Q&A: Interview With an Expat Living in Zimbabwe

Posted on Dec 16, 2015 | 0 comments

Q&A: Interview With an Expat Living in Zimbabwe

Becoming an expat is an amazing opportunity for those interested in a global lifestyle. But I also know that in some cases, the thought of leaving everything you are used to, to start a new life in a foreign country may bring a lot of uncertainty, stress, and confusion. I know this because for the past 20 years, that’s exactly what my life as an expat has been all about. The best parts about living the expat life are the many great experiences you get to have and the many people you get to meet. I met people who I still count as my friends. For this post, I had the enormous privilege of interviewing one of them, my good friend Tenny P. Jones about what she’s experienced so far as an expat living and working abroad.


Hi Tenny, thanks for agreeing to do this interview for Passport Career. Can you please start this interview by telling us a little bit about your experience as an expat?


Hi Marielys – first of all, I want to thank you for the opportunity. It’s a great pleasure for me to be here with you today talking about my experience as an expat. I have to say that having the chance to live abroad has been, by far, one of the best experiences of my life. I have been living in Zimbabwe for the past three years with my husband and kids while my husband works for a non-government organization. I have to admit that at the beginning I was very concerned with the move, but after a while I got used to the idea of living abroad, and once I made peace with the whole situation, I was finally able to enjoy the experience, which I am still enjoying up to this day.


Are you currently working? And, how did you find out about the job opportunity?


Yes, I am currently working as a substitute teacher at a local school, but I have to admit that it was never my intention to work as a teacher here in Zim. The opportunity came as I was talking to a friend during a get-together. She told me that the local school that she was working with was looking for a substitute teacher and urged me to apply for the position. Since I already had all my teaching certifications in order, I decided to apply and after being interviewed for the position, I was offered the job. That was two years ago and I am still currently working with the school.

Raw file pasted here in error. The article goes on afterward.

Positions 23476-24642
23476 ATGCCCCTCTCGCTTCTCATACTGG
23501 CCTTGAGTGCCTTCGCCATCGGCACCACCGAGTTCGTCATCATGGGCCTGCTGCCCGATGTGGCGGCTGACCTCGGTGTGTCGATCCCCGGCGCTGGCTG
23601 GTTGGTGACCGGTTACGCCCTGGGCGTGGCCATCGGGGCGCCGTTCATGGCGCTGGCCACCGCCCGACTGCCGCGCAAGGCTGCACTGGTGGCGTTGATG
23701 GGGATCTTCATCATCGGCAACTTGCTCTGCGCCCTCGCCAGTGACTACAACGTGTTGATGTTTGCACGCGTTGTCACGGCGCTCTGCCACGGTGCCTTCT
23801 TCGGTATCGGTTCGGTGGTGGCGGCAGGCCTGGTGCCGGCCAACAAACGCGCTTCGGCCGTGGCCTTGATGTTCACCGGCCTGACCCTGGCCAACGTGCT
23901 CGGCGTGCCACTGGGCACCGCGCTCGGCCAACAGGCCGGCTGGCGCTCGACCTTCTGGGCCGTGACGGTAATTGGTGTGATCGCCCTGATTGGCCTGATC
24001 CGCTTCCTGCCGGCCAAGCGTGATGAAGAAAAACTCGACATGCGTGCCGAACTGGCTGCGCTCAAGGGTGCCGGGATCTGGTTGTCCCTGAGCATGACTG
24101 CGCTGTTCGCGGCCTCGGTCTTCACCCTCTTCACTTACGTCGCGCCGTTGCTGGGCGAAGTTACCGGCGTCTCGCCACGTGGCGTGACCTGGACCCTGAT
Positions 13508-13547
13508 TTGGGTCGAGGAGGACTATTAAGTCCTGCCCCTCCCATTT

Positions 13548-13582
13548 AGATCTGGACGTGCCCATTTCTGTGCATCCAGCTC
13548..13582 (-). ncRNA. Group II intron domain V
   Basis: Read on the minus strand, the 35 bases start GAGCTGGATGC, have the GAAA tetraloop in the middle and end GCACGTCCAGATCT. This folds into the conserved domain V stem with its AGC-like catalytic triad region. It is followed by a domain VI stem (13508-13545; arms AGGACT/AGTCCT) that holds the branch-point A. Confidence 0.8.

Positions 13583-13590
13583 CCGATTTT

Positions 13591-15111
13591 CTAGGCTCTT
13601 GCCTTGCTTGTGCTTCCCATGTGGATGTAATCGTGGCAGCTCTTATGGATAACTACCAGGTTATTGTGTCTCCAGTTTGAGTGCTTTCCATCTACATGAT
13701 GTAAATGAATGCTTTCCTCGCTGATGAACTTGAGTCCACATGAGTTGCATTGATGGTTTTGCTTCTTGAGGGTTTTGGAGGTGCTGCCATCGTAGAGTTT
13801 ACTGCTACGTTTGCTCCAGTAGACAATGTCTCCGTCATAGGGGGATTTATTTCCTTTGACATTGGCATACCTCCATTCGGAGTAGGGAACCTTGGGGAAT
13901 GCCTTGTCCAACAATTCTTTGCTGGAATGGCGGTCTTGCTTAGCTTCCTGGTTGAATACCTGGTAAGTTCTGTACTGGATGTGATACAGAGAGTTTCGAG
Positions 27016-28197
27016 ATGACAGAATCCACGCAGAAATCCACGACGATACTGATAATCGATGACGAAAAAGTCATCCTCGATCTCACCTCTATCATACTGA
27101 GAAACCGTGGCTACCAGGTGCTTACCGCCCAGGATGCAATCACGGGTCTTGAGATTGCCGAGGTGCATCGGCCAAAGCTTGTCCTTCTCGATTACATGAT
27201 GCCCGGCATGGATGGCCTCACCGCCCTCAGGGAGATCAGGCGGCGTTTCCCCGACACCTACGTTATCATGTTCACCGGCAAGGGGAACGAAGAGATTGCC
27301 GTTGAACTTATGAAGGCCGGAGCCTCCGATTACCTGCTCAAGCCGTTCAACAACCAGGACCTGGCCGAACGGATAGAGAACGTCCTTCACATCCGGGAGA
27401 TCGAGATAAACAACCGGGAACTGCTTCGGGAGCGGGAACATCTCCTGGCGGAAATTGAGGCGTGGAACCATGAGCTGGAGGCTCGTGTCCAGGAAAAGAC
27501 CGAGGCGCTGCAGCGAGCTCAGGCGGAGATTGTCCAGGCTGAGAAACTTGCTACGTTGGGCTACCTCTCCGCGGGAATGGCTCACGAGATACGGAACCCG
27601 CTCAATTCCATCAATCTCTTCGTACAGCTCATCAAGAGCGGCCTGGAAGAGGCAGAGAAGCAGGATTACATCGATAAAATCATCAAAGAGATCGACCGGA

Can you explain to the readers the application and interview process for the job that you were selected to do?


The application process was simple. I had to send (via email) my resume and copy of my certifications to the person who was in charge of hiring for the position. A couple of days after I submitted my application, I received a call from the school inviting me for a job interview. Two days after meeting with the school director and two other people, I was offered the position, which I happily accepted.


What happened after you were selected for the job? What other processes did you have to take care of before you could start working? (visa, job permit, etc.)


Once I got accepted for the job, the first thing I needed to do was to request a temporary employment permit. That process was tedious and took a while, but my husband’s organization helped me with the application process and a couple of weeks after I submitted my application, I got the permit approved and I was able to start the hiring process.


How was your experience of living and working in your particular country?


As I mentioned earlier, the experience has been a great one. I am enjoying every single minute of it. We know that our transfer day is approaching soon so we are taking advantage of the time that we have left in the country to visit the places that we have not visited yet and to spend time with the friends that we have here.


What advice would you give to other people who, like you, are planning to move or look for a job abroad?


The best advice that I can give them is to take advantage of the opportunity. Opportunities like this one sometimes come once in a life time. I will also tell them to stop worrying about it and to go ahead and do it. They will see that after they take that first step, everything else will fall into place very quickly. We did it, and it has been one of the best decisions we have taken in our lives.


Thanks Tenny for talking to us today. I wish you all the best in the time you have left in Zimbabwe and I also hope that we get to stay in touch after you go on your next abroad experience.


There you have it, my Passport Career friends. I just brought you an inside look for what living as an expat is all about. Now my question for you is – are you ready to give the expat life a try? 



Passport Career provides more detailed career information and extensive resources about networking, finding a job, internship, alternative career opportunities as well as information on writing CVs, cover letters and interviews. If your organization, embassy, university/college, library, or other institution would like access to our country portfolios (15,000+ pages of expert content for 80+ countries and 250+ cities) to share with your students, employees, spouses/partners, and others managing a national or international career transition, please click here to contact us (or send email to: info@passportcareer.com) regarding a free, live, online demo and details on how to obtain a license to access Passport Career.

Marielys Camacho Reyes, Expert Global Career Consultant

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